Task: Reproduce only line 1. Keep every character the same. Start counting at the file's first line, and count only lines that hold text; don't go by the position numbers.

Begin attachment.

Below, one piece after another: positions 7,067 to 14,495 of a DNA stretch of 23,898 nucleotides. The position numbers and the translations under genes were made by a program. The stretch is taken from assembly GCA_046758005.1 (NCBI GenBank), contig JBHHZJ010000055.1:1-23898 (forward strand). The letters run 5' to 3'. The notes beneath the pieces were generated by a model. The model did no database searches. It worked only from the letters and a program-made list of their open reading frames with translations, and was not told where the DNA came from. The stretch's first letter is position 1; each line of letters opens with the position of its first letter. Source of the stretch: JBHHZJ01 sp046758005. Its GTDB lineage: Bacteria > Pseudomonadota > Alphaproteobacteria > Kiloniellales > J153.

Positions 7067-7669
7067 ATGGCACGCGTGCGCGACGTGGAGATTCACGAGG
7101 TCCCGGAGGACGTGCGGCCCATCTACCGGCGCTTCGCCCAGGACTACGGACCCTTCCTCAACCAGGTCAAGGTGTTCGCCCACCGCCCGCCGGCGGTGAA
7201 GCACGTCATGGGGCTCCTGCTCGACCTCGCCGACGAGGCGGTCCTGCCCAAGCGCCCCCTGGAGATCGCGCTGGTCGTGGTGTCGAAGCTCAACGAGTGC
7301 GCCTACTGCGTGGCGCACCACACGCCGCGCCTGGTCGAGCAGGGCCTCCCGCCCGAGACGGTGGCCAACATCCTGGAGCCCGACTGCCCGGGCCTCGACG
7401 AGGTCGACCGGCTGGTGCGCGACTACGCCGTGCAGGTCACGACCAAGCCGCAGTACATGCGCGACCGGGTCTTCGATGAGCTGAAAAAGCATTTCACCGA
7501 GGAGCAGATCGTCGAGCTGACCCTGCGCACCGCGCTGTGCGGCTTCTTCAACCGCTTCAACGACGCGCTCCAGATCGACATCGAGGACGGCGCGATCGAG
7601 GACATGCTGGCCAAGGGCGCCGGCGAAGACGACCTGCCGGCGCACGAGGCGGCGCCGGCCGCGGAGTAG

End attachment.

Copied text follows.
Below, one piece after another: positions 7,067 to 14,495 of a DNA stretch of 23,898 nucleotides. The position numbers and the translations under genes were made by a program. The stretch is taken from assembly GCA_046758005.1 (NCBI GenBank), contig JBHHZJ010000055.1:1-23898 (forward strand). The letters run 5' to 3'. The notes beneath the pieces were generated by a model. The model did no database searches. It worked only from the letters and a program-made list of their open reading frames with translations, and was not told where the DNA came from. The stretch's first letter is position 1; each line of letters opens with the position of its first letter. Source of the stretch: JBHHZJ01 sp046758005. Its GTDB lineage: Bacteria > Pseudomonadota > Alphaproteobacteria > Kiloniellales > J153.